"" What's She Eating Now?

Sunday, December 6, 2015

No Eats 'Til Brooklyn

I often feel conflicted about sharing my favorite sleeper places because I want them to be successful and popular but also always want to be able to go without having to wait until midnight 30 days in advance and hitting refresh a million times in a hopeful attempt at getting a table. That said, I have two spots that deserve some real props, both in.... Brooklyn.

So why Brooklyn, there are literally thousands of restaurants in Manhattan. The answer is a few fold. First, value. With dining costs continuing to increase driven by all sorts of external forces, there is still good value to be found in Brooklyn. Also, as a Manhattan dweller, there is something about going to Brooklyn that feels a little bit like a field trip which adds a touch of excitement and if I want to exaggerate a tad, it is like taking a 4-hour vacation. Despite actually being from Brooklyn myself, it is rare I go there these days without consulting a map and if I am consulting a map I am by definition going somewhere unfamiliar. A lot of this has to do with gentrification and great spots being located places that I associate as body-dumping sites from my short-pants days. And lastly, there are some really good places there and the Brooklynites are selfishly keeping them under wraps like a younger sibling who has a really cool toy they are worried their older sibling will steal if he knows about it... not that I ever had that feeling or anything.

So here goes my reveals. First is Bricolage in Park Slope. I note the block it is located on would not have been considered Park Slope when I was a tyke but it is now and I am glad this restaurant is there. The owners, both Slanted Door alums from the Left Coast, bill their restaurants as a Vietnamese gastropub but since that might not be exactly clear to all I'll try to expound. Imagine going somewhere warm, inviting and homey and having some of your favorite most comforting dishes -- now imagine them with fish sauce. The place is an exceptional value given the high ingredient quality and culinary sophistication with no menu item over $34 and the rest of the entrees averaging $23 with two right now under $20. Apps sides and snacks present similar value. For readers outside of NYC this may seem expensive, but trust me, this is a bargain in these parts for what you get. Some don't miss items: Vietnamese Crepe, Sriracha Butter Wings, Grilled Pork Chop, Unshaking Beef, Nom Nom Beef Chips and the chocolate dessert with blue cheese is surprisingly delightful. Cocktails are also on point at $13.

Spot number two, Bistro Petit in Williamsburg. If you look down to the map on your phone to see if you're close you may miss it. This place literally has 12 seats and those are packed in pretty close together. That is to leave room for the open kitchen where Chef Sung Park cooks every single dish himself with the help of only one cook. I should mention also, they do a healthy delivery business on top of their dining room and these guys don't miss a beat. The food is French with a distinct Korean influence. Scratch your head if you want but it totally works. When you're starting to feel like a lead weight from eating rich cassoulet imagine cutting that with a little bit of kimchi. Portions are generous and somehow no dish even hits the $30 mark. Some don't miss items: Anchovy Frites, (pan-seared) Foie Gras, Wagyu Beef Carpaccio, Cassoulet, Kimchi Bouillabaisse. Oh, and in all my excitement I almost forgot a great feature, this joint is BYOB playas so to add value on top of value you don't have to pay a huge restaurant mark up on your wine, just a modest $10 corkage fee. And if you forget to BYO two nearby wine shops will deliver to the restaurant in minutes with a courtesy 10% discount for Bistro Petit guests.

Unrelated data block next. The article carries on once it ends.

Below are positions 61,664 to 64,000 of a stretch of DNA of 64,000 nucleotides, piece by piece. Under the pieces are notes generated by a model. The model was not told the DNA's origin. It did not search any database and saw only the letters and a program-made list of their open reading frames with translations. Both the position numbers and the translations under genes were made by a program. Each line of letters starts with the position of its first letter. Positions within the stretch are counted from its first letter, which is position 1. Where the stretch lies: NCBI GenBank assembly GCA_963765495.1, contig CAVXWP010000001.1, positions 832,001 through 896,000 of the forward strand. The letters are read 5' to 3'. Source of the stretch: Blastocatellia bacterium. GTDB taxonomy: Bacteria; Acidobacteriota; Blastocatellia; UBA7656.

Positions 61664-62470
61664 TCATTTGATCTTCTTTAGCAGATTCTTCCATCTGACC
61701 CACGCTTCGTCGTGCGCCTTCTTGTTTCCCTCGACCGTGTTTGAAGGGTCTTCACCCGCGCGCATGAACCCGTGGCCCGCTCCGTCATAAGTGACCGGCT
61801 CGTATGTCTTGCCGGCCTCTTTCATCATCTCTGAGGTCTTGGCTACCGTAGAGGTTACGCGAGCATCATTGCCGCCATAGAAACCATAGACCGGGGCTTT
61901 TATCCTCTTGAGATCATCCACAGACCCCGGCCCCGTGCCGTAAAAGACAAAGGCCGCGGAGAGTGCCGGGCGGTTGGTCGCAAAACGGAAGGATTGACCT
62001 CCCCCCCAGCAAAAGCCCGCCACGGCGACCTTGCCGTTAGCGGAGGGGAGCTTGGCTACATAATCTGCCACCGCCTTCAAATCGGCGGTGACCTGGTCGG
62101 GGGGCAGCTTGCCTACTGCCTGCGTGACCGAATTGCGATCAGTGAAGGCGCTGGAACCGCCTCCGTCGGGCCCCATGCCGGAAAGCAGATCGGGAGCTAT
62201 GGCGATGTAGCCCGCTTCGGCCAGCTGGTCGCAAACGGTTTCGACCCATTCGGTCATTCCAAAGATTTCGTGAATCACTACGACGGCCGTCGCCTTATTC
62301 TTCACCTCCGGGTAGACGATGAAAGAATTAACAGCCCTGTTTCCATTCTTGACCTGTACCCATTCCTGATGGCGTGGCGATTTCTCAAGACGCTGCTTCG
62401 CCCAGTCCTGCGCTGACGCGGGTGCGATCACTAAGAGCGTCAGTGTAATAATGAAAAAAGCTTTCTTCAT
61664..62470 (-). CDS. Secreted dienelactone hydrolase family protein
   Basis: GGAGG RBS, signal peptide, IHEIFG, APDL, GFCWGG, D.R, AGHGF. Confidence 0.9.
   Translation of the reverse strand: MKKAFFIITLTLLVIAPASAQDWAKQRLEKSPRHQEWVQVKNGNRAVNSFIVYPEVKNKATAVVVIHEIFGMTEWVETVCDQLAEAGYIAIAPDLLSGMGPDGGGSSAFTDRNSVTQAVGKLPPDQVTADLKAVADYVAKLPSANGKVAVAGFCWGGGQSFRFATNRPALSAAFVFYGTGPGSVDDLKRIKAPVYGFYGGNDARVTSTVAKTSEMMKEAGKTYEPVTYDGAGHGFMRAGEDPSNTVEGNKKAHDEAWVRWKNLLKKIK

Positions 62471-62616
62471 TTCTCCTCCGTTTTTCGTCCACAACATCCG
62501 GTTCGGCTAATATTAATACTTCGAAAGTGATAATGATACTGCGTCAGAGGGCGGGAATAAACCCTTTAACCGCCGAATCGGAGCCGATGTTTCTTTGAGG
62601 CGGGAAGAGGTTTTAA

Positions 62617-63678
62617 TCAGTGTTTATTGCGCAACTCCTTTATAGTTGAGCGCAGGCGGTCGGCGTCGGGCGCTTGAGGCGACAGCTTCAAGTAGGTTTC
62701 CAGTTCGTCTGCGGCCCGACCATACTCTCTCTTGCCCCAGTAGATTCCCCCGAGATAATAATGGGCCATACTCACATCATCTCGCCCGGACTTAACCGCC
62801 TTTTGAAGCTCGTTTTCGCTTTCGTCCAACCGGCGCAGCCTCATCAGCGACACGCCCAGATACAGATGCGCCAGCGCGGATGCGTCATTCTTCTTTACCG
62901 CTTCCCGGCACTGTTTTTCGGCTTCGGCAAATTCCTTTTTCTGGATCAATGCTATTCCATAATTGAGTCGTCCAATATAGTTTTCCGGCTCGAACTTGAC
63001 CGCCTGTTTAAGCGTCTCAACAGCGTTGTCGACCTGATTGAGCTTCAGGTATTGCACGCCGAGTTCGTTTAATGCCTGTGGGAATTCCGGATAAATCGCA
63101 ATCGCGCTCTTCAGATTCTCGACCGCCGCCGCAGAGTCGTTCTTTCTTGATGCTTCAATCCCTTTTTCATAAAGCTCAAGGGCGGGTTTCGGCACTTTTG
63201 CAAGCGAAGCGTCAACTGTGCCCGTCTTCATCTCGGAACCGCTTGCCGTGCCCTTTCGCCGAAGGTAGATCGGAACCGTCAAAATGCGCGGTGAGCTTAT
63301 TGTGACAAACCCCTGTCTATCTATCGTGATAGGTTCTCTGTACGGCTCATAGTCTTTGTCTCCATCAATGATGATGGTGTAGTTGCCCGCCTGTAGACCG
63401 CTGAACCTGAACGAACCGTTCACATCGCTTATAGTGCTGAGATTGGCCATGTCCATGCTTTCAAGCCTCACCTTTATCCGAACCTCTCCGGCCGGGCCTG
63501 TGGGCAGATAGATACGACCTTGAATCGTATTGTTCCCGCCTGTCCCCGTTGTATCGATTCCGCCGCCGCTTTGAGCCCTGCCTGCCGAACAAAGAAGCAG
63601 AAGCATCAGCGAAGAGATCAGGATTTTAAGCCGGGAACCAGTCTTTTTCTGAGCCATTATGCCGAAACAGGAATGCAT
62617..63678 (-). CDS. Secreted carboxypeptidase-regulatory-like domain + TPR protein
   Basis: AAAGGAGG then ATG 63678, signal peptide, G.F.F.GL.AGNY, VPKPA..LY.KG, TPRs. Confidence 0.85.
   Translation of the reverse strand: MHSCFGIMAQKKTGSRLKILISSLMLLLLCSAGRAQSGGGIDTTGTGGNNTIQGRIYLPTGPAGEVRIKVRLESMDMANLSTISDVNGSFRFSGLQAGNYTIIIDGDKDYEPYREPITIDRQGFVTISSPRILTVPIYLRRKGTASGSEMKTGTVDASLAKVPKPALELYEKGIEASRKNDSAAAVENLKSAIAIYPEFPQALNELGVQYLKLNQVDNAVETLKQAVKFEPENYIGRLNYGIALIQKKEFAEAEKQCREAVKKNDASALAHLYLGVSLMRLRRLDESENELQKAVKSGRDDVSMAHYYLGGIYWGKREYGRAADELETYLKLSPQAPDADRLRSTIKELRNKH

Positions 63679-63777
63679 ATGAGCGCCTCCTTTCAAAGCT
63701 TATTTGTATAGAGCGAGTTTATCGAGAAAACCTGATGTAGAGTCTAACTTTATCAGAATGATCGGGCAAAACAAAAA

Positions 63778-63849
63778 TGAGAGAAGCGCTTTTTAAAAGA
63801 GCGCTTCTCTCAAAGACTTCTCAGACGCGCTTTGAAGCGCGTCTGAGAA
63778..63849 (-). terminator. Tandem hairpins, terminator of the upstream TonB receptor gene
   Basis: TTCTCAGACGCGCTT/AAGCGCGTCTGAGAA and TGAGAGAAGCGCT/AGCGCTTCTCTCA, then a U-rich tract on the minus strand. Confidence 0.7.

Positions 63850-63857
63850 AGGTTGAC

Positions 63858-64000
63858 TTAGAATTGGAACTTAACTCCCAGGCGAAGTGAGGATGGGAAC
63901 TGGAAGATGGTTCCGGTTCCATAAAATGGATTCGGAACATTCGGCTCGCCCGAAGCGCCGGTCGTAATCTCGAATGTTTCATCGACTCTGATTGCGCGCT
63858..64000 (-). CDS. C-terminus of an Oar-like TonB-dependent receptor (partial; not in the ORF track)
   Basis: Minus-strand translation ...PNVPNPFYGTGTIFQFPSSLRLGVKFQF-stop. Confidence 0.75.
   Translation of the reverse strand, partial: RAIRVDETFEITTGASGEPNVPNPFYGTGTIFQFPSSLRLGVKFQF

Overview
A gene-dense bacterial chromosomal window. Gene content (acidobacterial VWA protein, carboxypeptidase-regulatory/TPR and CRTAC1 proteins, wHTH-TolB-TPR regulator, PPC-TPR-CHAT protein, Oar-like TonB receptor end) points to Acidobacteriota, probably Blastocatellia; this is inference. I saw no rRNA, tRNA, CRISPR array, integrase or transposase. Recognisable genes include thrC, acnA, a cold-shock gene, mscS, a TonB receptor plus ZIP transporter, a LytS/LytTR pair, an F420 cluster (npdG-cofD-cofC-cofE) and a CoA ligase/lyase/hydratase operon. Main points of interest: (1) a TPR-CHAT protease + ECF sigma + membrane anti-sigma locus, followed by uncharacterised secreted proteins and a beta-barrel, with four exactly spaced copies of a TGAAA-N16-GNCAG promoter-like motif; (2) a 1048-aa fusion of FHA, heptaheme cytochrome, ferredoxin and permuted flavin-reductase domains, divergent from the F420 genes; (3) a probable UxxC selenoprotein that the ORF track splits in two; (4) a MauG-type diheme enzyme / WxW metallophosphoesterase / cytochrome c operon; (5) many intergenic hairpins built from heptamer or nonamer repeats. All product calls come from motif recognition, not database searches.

I should also mention the service at both these places is solid. Warm and casual but exact. So load up your metro card and go explore. No mustache or ironic T-shirts required.

Saturday, December 5, 2015

Too Far, Whey Too Far

Dear Hipsters,

I am often amused by your creative facial hair and fashion sense which can sometimes look like a strange mash-up of Mad Men and LL Bean with a small hat on top but seriously, WHAT IS THIS? I have no issues with you invading the beverage aisle with your small batch gluten free fair trade craft beer made by employing rescue animals from the outer boroughs but this is really an absurd and unnecessary product.